The terms initiator and target were originally SCSI terms. FCP connects the actual initiator and target hardware, which must log into the fabric and be properly zoned (like VLANs) for storage discovery by the ESXi Host. The host operating system communicates via SCSI commands with the disk drives in a SAN. The cabling that FC uses can be either copper cables or optical cables. Using optical cables, the SCSI protocol is serialized (that is, the bits are converted from parallel to serial, one bit at a time) and transmitted as light pulses across the optical cable. Data runs at the speed of light, without the limitations of short-distance SCSI cables. Fibre Channel is like a SAN highway where other protocols such as SCSI and IP can drive.
Fibre Channel over Ethernet Protocol
The Fibre Channel over Ethernet (FCoE) is a protocol that takes a Fibre Channel (FC) packet and puts it over an Ethernet network of 10 Gbps or higher speeds. Each FC frame is encapsulated into an Ethernet frame with a one-to-one mapping. ESXi servers connect to a SAN fabric using host bus adapters (HBAs). Connectivity to FCoE fabrics is enabled through converged network adapters (CNAs). Each HBA/CNA can run as either an initiator (ESXi Host) or a target (storage array). Each adapter has a global unique address referred to as a World Wide Name (WWN). Each WWN must be known in order to configure LUN access on a NetApp storage array.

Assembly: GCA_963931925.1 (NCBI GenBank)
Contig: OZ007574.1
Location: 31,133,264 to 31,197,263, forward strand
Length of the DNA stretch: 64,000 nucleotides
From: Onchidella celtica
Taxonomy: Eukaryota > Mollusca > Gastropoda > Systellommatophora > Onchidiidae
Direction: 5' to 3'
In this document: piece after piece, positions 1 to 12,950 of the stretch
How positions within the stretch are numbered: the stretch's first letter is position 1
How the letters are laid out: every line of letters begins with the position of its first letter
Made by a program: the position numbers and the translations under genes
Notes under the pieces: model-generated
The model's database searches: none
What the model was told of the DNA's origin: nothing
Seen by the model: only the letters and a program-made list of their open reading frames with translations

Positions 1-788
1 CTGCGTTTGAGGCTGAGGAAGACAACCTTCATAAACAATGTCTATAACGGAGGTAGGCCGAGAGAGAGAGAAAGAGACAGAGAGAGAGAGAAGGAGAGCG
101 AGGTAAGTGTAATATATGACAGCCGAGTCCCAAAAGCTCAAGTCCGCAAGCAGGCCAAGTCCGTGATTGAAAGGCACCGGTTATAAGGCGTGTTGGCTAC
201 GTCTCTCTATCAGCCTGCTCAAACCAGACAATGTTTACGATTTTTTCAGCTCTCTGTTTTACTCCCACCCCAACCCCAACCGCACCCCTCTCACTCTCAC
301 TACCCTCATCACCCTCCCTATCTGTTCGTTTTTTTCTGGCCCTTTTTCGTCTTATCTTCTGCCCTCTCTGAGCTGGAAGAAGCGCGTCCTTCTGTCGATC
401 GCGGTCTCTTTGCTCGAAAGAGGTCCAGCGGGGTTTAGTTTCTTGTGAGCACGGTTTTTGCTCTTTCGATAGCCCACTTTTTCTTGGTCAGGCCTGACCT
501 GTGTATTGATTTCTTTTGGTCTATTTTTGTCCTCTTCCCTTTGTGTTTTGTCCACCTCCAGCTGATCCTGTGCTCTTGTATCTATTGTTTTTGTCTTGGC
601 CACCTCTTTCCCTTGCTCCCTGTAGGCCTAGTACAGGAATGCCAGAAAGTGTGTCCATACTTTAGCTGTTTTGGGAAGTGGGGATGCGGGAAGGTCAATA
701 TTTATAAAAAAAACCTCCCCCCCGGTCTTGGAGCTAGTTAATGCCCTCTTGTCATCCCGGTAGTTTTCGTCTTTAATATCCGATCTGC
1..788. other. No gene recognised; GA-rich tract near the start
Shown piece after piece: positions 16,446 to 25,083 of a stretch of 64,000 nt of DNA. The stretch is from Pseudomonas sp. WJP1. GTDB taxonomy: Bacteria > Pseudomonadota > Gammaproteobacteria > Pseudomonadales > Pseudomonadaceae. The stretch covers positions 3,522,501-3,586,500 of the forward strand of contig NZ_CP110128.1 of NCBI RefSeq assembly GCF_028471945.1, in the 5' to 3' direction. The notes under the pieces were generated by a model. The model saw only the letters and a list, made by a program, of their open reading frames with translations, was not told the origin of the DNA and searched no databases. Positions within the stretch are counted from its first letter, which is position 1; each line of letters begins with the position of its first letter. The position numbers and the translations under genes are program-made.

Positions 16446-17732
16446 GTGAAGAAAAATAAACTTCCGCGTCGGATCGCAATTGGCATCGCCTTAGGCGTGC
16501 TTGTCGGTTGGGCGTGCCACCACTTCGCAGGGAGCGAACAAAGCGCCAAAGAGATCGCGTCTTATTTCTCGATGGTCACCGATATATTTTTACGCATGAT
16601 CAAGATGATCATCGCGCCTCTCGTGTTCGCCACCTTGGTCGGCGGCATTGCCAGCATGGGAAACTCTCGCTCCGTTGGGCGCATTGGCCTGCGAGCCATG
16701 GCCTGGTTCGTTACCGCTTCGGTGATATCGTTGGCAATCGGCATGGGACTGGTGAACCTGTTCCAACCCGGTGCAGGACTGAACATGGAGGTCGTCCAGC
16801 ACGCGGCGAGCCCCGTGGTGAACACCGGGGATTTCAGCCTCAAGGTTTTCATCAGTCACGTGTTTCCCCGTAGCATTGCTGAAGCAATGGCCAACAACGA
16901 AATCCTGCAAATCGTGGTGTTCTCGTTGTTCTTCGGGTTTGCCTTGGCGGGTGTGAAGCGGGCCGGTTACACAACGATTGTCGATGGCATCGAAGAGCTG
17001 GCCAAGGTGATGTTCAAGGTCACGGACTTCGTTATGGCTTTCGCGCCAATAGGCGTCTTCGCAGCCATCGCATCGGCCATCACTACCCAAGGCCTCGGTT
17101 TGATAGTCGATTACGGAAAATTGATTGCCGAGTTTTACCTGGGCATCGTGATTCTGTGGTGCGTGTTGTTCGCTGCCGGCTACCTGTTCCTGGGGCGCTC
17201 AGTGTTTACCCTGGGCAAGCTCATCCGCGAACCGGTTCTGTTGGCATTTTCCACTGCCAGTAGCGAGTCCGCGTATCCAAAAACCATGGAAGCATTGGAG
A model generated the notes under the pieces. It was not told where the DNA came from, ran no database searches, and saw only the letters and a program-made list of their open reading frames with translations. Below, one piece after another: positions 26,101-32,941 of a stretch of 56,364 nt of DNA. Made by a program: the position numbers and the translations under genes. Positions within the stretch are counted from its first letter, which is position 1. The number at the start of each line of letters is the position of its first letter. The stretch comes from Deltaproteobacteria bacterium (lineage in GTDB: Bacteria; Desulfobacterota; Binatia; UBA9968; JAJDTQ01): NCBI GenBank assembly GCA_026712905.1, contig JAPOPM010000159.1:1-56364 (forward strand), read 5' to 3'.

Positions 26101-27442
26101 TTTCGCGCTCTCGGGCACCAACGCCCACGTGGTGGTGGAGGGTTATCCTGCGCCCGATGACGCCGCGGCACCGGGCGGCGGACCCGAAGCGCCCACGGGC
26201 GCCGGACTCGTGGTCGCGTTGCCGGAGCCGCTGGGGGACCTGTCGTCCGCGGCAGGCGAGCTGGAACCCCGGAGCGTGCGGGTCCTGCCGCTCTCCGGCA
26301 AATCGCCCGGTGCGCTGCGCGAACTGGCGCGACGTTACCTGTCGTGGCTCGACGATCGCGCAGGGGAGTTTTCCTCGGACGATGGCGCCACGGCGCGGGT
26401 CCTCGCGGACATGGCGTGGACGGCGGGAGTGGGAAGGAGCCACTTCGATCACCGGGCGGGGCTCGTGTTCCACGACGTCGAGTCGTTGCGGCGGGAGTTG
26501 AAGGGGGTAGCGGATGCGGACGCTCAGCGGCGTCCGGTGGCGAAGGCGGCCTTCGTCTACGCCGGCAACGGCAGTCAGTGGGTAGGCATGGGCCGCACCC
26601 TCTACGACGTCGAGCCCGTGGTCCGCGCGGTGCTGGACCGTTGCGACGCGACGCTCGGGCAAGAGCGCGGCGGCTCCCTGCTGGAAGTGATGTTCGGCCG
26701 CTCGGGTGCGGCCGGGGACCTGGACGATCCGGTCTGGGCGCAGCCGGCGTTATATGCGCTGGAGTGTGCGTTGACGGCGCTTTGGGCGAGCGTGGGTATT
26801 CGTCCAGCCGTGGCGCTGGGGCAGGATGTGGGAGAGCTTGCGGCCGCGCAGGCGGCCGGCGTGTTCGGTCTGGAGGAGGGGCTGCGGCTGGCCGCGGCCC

The Internet Small Computer System Interface (iSCSI) protocol provides access to storage devices over Ethernet-based TCP/IP networks. iSCSI enables data transfers by carrying SCSI commands over an IP network. Routers and switches can be used to extend the IP storage network to the wide area network—or even through the Internet with the use of tunneling protocols. The iSCSI protocol establishes communication sessions between initiators (clients) and targets (servers). The initiators are devices that request commands be executed. Targets are devices that carry out the commands. The structure used to communicate a command from an application client to a device server is referred to as a Command Descriptor Block (CDB). The basic functions of the SCSI driver are to build SCSI CDBs from requests issued by the application and forward them to the iSCSI layer.